Novel-tea: a loving ode to ‘down-to-earth’ nonfiction

Credit: Soomin Kong/ Credit: Soomin Kong/
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Walking into a bookstore, I used to only glance at the nonfiction sections on my way to devour fiction, romance, poetry, etc. I thought that past the middle-grade level, nonfiction became a pretentious, difficult-to-read genre only meant for class assignments and hyperfixations. That was until last semester — when the stars aligned and my professors began assigning me what I refer to as “down-to-earth” nonfiction.

Down-to-earth nonfiction is any nonfiction book that still prioritizes formulating interesting, engaging, and cohesive narratives rather than simply exploring an idea in formal, widely inaccessible language in which your average reader spends approximately 30 minutes trying to understand a single sentence.

Growing up, one of my best friends hated fiction. She found it too suspenseful and preferred to pour over theory, which I found completely indigestible. She always wanted me to join her, but it was hard to convince myself to read those books in my free time — particularly as I wanted to read the things that made me insatiable for more, not the books that made me rethink my decision to keep reading after every word. I associated theory and nonfiction with boredom and frustration, and I cut myself off from that area of the literary world.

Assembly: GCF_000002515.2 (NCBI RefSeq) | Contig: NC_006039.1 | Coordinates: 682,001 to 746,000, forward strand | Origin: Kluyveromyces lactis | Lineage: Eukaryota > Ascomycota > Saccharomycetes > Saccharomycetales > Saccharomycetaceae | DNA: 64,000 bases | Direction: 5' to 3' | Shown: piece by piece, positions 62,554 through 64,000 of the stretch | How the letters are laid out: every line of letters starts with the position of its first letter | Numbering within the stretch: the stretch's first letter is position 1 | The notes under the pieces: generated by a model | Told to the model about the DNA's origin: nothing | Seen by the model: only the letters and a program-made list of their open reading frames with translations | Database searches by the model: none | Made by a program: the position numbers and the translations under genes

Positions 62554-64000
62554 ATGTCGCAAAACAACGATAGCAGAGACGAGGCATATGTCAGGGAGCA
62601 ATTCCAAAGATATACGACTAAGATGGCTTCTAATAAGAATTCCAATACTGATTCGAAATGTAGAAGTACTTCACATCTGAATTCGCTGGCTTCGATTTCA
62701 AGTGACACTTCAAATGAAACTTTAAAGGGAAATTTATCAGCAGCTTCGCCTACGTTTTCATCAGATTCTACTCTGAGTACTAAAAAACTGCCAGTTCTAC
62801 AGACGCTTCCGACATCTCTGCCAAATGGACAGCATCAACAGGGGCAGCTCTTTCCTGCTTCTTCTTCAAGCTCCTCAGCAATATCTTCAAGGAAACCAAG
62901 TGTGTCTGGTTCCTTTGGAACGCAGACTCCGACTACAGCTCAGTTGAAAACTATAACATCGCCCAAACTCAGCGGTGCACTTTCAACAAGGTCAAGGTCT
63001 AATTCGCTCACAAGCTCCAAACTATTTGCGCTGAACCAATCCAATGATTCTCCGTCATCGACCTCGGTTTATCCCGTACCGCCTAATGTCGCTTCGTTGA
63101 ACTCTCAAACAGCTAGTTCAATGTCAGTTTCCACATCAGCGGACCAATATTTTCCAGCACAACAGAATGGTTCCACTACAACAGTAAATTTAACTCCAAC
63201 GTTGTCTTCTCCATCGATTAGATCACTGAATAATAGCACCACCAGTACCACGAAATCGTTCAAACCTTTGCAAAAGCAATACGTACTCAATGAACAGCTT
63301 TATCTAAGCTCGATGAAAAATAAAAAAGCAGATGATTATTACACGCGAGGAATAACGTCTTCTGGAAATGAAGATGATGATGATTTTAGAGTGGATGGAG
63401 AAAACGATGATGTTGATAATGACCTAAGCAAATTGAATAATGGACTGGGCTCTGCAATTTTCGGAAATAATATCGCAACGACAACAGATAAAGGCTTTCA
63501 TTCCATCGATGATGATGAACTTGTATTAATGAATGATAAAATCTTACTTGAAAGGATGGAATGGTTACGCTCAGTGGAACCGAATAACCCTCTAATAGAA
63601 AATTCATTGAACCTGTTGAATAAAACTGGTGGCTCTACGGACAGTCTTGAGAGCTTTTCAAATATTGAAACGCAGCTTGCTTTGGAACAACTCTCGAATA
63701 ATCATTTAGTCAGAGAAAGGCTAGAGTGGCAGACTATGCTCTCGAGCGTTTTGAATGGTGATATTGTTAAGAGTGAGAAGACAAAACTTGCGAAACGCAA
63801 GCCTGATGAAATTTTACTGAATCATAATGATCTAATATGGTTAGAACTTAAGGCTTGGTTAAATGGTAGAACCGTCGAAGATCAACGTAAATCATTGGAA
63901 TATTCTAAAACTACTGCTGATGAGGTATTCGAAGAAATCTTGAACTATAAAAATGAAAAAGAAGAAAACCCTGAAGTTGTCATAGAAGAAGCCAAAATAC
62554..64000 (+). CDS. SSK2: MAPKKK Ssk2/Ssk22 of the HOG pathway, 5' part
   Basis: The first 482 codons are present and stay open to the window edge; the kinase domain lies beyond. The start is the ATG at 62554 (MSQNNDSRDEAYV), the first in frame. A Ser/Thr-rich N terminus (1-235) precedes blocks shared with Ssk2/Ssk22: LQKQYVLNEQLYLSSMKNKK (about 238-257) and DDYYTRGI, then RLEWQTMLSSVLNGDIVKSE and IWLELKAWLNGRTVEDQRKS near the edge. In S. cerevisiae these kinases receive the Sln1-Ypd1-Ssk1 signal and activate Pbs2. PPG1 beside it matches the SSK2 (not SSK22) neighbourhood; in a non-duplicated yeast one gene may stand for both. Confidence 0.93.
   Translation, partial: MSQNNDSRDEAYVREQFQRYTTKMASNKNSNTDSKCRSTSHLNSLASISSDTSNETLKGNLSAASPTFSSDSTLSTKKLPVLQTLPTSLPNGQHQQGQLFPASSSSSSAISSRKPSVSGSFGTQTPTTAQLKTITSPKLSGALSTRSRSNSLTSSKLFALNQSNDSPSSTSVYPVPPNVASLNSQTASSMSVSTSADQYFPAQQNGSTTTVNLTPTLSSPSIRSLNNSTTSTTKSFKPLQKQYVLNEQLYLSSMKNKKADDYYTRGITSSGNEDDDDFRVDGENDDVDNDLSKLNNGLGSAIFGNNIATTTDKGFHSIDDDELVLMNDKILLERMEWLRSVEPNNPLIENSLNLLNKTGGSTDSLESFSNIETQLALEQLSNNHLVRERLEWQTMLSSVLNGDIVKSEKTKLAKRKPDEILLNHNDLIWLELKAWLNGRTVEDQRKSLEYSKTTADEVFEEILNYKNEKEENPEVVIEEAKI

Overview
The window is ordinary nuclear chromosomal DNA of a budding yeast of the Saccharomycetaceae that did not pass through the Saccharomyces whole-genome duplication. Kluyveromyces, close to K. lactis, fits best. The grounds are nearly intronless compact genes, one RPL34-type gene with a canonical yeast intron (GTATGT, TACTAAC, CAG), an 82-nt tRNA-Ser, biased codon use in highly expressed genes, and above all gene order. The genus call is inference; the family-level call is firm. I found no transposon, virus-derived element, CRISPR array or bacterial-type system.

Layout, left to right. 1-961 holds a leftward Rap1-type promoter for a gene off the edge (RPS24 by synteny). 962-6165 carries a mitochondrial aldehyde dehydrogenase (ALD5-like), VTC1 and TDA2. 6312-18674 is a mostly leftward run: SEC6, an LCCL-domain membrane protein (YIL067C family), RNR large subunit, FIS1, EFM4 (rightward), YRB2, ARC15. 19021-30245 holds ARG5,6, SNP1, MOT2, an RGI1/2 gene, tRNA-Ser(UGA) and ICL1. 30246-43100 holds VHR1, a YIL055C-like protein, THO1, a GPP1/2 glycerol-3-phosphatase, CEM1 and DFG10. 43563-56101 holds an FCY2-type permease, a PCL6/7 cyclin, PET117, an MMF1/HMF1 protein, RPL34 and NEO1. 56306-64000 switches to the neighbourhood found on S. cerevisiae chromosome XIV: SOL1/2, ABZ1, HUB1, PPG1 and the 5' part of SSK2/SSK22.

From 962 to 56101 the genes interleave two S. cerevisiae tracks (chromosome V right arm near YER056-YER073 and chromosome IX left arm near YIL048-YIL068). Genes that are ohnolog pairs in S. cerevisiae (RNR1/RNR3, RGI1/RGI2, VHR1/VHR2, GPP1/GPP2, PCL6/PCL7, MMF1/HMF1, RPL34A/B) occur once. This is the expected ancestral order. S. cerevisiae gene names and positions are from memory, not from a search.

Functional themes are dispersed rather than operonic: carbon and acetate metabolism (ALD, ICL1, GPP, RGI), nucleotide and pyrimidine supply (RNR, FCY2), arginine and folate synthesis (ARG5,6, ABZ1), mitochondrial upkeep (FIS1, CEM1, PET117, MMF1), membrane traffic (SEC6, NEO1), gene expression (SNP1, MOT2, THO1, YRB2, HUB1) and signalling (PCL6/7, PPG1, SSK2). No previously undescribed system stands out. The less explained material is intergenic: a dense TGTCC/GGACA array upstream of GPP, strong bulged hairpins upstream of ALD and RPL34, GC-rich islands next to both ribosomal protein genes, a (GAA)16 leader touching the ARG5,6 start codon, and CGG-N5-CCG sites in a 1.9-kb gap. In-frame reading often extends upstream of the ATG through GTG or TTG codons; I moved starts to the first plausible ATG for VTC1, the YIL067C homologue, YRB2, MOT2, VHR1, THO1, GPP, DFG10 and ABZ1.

However, I have always had a penchant for history, and last spring I decided I wanted to explore Carnegie Mellon’s Global Studies program. Through this department, with special credit to Professor Emanuela Grama, I was introduced to a variety of compelling nonfiction that I absolutely devoured. Books like Chip Colwell’s “Plundered Skulls and Stolen Spirits” or Lauret Savoy’s “Trace” are not merely nonfiction investigations into history, but deeply intimate portraits of their narrators who uncover and analyze both various truths about the world and the consequences of those truths.

These books are both informative and deeply moving as they allow readers to actually connect with history. Additionally, they are written with language that is much more accessible than what is typically ascribed to nonfiction, allowing your average Joe to engage with discussions previously reserved for “elite” academics. These stories manage to be both scholarly and easily readable — a major feat for the genre.

Of course, there is nothing wrong with fiction, and this is not meant to disparage fiction’s immense contributions or to say that reading silly little books for fun is “less than.” But, this is to say that I am encouraged by nonfiction that attempts to connect with a wider audience and makes information accessible. When information is humanized, it makes for more empathetic readers and communities. Literature has such power to connect with people — power that is often lost by the desire to be perceived as scholarly. That is why “down-to-earth” nonfiction is so special: the genre manages to be full of academic, respected texts that are also readable and enjoyable.